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Zimbabwe Activists Convicted of Plotting Egypt-Style Protests

  • Thomas Chiripasi
  • Chris Gande

A group of 46 social and human rights activists, led by Munyaradzi Gwisai is alleged to have organized a meeting, appear in court in Harare, February 23, 2011

A group of 46 social and human rights activists, led by Munyaradzi Gwisai is alleged to have organized a meeting, appear in court in Harare, February 23, 2011

Gwisai, 43, and his five co-accused were arrested in February 2011 with 40 other people after authorities said they were plotting “Egyptian-style” uprisings to topple Mr. Mugabe’s government

Zimbabwe human rights activist and University of Zimbabwe lecturer Munyaradzi Gwisai, and five other social rights activists, were on Monday found guilty of conspiracy to commit public violence after they watched and discussed Arab Spring news broadcasts last February.

Authorities said the group was plotting Egyptian-style uprisings to topple President Robert Mugabe’s government.

Handing down his judgment Harare magistrate Kudakwashe Jarabhini, said he had found Gwisai and his co-accused Hopewell Gumbo, Welcome Zimuto, Tatenda Mombeyarara, Antonetta Choto and Edson Chakuma, guilty of conspiracy to commit public violence.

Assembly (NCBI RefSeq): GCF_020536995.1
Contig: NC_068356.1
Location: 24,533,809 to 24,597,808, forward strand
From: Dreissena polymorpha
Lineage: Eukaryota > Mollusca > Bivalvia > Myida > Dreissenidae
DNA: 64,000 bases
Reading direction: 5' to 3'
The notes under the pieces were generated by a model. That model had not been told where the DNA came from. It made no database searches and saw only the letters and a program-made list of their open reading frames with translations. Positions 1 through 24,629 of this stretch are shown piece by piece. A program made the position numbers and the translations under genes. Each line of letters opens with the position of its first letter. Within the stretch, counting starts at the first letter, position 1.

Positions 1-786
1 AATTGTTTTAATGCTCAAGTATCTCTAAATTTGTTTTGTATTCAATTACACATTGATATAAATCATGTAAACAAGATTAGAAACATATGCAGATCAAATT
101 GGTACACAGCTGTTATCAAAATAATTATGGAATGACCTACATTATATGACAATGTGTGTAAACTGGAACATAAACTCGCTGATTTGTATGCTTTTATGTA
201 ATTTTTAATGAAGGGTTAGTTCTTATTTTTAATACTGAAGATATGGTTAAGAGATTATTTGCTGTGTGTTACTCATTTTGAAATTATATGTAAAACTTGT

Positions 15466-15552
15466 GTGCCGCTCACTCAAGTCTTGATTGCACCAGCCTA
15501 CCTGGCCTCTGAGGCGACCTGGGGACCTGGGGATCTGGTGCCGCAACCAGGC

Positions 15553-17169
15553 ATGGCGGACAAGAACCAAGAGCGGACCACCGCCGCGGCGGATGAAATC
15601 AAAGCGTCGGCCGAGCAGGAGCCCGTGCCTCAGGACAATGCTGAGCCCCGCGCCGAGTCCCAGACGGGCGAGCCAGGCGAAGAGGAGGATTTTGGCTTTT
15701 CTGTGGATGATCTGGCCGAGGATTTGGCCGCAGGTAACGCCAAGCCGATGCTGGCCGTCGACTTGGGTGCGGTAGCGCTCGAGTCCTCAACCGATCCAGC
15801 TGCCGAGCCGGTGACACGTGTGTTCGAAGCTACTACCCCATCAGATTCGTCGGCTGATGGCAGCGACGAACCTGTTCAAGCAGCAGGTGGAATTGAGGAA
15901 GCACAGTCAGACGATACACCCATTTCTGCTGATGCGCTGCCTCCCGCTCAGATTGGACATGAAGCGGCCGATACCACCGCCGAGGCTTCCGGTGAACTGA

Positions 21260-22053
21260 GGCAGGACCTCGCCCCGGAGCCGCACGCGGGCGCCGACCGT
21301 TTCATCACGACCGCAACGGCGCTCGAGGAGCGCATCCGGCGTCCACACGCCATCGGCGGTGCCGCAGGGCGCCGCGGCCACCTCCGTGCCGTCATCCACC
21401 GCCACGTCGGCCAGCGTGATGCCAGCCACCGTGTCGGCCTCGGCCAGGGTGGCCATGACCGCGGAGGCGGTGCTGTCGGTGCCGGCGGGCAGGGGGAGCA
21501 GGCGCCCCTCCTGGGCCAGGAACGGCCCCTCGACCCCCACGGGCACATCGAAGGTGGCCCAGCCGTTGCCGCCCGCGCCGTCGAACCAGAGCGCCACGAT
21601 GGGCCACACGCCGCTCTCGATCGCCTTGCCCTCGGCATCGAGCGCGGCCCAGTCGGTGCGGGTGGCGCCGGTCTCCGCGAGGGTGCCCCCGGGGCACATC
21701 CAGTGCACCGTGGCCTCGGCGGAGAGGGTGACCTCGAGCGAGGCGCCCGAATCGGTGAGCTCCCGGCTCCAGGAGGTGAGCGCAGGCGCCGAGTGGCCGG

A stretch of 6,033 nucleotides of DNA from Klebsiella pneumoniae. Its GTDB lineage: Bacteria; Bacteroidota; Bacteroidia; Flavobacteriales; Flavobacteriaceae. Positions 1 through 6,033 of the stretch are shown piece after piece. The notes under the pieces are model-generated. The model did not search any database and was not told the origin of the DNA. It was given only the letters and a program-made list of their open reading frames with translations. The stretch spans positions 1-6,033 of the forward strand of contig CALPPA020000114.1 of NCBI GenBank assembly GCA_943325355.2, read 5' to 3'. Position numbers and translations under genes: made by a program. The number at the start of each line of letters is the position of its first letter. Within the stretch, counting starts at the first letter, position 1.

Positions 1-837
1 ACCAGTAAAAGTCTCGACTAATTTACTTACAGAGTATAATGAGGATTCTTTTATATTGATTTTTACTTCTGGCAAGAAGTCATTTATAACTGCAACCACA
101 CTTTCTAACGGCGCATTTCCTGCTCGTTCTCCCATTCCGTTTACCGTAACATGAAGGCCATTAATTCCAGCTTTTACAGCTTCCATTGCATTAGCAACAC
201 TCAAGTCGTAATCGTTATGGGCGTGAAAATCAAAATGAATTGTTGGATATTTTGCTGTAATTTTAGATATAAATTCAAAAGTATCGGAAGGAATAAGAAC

Gwisai, 43, and his five co-accused were arrested in February 2011 with 40 other people after authorities said they were plotting “Egyptian-style” uprisings to topple Mr. Mugabe’s government.

They were originally charged with treason, but that was altered to a lesser charge and the 40 others had their charges dropped altogether.

Jarabini dismissed defense claims by the group that they did not recall mentioning both President Mugabe and Prime Minister Morgan Tsvangirai during their February 19 meeting last year. He said that was not enough to prove that they did not plan to topple the Harare administration.

The state alleged during the trial, that ended last week in the capital, that the group met in the city and watched videos of the north African uprisings. They also discussed plans to burn buildings and vehicles in Harare, prosecutors alleged, adding they accused Mr. Mugabe of failing to run the country’s economy while Tsvangirai was said to be a stooge of the West.

Gwisai told VOA 7 that he’s not shaken by the ruling. De fence attorney Alec Muchadehama says he’s going to appeal the conviction.

Hordes of activists packed the courtroom late for the ruling. The case continues Tuesday for mitigation and sentencing.

Commenting, legal analyst Matshobana Ncube tells reporter Chris Gande that the six accused people are likely to get a maximum sentence of ten years or community service for their alleged crime.

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